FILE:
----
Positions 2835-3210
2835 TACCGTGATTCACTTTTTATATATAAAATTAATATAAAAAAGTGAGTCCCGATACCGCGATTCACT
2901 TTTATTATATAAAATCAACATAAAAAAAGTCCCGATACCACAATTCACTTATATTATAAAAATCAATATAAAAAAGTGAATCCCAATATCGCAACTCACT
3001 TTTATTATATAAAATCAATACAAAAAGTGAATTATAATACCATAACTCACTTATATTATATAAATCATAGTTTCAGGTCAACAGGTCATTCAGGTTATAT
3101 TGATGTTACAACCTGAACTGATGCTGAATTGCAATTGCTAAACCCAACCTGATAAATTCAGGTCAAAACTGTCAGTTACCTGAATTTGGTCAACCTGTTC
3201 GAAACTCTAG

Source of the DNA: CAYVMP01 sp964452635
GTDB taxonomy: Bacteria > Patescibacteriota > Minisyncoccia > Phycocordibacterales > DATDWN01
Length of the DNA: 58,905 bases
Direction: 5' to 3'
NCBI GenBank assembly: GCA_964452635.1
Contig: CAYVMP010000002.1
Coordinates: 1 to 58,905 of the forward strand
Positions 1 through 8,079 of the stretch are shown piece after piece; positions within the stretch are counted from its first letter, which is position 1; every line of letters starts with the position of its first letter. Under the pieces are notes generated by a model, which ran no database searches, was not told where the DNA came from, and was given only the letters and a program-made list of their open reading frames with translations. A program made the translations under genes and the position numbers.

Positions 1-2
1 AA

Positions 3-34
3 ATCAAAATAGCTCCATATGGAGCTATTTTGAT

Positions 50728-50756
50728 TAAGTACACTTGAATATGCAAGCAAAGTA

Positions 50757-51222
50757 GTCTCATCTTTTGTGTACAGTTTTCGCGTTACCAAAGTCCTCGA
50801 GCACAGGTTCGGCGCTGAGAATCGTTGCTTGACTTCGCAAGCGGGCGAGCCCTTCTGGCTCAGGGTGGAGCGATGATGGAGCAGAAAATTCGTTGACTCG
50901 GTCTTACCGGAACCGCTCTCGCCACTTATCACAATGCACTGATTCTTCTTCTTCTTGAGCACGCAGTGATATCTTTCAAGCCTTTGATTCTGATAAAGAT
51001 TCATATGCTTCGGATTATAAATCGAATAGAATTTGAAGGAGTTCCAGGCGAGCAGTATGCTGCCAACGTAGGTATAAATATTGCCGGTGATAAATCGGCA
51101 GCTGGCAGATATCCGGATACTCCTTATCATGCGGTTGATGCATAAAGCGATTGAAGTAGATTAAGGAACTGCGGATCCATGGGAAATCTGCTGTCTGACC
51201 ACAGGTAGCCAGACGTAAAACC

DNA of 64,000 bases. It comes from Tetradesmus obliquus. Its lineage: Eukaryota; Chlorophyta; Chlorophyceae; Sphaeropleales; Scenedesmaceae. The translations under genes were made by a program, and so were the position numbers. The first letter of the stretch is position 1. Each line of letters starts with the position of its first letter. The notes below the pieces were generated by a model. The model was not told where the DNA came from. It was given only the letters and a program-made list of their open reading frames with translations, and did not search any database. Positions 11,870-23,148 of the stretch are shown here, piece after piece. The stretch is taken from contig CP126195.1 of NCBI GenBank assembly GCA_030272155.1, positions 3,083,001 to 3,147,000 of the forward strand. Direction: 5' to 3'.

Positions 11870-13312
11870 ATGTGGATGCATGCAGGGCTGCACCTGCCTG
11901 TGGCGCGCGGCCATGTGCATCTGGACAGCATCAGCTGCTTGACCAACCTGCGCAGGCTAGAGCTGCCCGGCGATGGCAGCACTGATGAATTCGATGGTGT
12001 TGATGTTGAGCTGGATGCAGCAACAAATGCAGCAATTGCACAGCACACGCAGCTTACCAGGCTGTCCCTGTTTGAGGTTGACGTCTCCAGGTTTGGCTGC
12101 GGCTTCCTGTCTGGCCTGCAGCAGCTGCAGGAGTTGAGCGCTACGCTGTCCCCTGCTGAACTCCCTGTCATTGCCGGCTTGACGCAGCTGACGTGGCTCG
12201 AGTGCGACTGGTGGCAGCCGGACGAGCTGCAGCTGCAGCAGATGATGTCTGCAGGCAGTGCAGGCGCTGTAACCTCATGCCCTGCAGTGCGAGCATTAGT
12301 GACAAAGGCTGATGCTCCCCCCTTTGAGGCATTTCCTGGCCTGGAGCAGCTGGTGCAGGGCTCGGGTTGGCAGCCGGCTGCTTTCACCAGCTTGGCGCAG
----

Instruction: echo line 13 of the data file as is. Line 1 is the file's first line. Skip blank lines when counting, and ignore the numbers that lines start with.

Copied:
Coordinates: 1 to 58,905 of the forward strand